Two examples from this Lent: An American Army staff sergeant, with four deployments in Iraq and Afghanistan and probable concussive brain trauma, allegedly pulls 16 unarmed Afghan civilians, including nine children, out of their beds in the middle of the night and shoots them. The thin cloth of protection that allows us to believe “if we weren’t there things would be worse” slips to the ground.
The U.S. attorney general explains in a logical manner why it is legal and lawful in some circumstances for a U.S. president to order the “targeted killing” of an American citizen. These deaths shouldn’t be called “assassinations,” the attorney general says, because assassinations are “unlawful killing” and, if the president approves it, then it’s not “unlawful.” More veils fall—“a person is innocent until proven guilty”; “intelligent people will make morally right decisions.” Our soul runs terror-stricken into the dark woods; our complicity with evil simply too much to bear.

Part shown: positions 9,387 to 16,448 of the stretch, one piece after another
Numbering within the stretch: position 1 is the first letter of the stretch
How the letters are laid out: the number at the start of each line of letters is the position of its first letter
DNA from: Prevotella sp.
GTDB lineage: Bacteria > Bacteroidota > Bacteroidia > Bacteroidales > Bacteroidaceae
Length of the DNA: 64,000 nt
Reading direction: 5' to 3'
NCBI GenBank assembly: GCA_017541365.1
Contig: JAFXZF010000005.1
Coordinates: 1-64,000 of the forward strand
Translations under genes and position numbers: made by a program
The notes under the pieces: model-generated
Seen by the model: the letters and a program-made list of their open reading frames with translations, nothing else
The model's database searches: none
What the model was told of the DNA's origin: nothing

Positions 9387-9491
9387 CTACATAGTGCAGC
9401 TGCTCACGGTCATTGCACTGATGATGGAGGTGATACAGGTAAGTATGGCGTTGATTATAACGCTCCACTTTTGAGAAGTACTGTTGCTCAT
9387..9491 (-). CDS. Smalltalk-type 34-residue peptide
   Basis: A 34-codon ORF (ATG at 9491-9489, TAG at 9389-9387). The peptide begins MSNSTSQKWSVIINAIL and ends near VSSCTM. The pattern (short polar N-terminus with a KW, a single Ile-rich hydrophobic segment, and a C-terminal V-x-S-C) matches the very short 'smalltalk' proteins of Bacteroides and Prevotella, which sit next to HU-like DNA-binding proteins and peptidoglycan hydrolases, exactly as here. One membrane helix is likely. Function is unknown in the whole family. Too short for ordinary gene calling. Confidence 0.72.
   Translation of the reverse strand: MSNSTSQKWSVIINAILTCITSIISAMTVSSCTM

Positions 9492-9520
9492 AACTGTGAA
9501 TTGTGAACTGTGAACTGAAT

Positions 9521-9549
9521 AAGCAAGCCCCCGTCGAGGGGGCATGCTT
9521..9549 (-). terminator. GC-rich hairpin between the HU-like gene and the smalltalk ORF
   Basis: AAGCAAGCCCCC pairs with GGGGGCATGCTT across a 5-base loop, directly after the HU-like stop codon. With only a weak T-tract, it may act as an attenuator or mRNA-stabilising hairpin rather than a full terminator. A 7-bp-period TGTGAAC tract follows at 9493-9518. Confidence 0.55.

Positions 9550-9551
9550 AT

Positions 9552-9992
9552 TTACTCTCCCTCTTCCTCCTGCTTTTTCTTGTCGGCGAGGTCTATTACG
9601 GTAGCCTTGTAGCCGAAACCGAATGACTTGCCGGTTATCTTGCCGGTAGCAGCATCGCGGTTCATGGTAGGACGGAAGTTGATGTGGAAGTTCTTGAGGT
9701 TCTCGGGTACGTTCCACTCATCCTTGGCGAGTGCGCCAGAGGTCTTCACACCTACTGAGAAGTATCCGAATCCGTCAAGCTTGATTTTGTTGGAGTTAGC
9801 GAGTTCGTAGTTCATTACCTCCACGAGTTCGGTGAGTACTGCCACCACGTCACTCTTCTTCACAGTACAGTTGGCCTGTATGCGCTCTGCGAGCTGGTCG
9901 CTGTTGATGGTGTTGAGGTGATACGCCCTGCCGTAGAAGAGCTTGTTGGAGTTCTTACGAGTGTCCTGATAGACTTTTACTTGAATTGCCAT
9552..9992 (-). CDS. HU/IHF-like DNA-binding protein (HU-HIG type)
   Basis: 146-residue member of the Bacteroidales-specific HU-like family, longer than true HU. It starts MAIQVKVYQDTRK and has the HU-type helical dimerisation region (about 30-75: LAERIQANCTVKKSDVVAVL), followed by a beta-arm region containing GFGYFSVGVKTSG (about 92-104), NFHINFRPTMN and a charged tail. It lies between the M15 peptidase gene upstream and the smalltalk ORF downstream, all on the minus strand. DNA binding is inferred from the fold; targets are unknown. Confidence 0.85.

THOMAS MERTON describes these moments as encounters with the Unspeakable. “It is the emptiness of ‘the end,’” Merton writes. “Not necessarily the end of the world, but a theological point of no return, a climax of absolute finality in refusal, in equivocation, in disorder, in absurdity …” In the face of the Unspeakable, our nakedness is complete. All meaning is stripped away. Our carefully collected coverings lie in a heap. We are running into a silent, disorienting night. …–Rose Marie Berger, read more here
It sounded to me like the death knell of the great democratic experiment. If citizenship doesn’t convey the right to protection by the State balanced with just due legal process to address criminality, then citizenship really doesn’t mean much. And when one can be put on a “death squad list” without ever having a chance to be judged by a jury of one’s peers (not members of the NSA, CIA, etc), then The great Declaration of the Rights of Man and of the Citizen and the U.S. Bill of Rights–two cornerstones of modern, liberal, rights-based democracies–have been tossed in the shredder.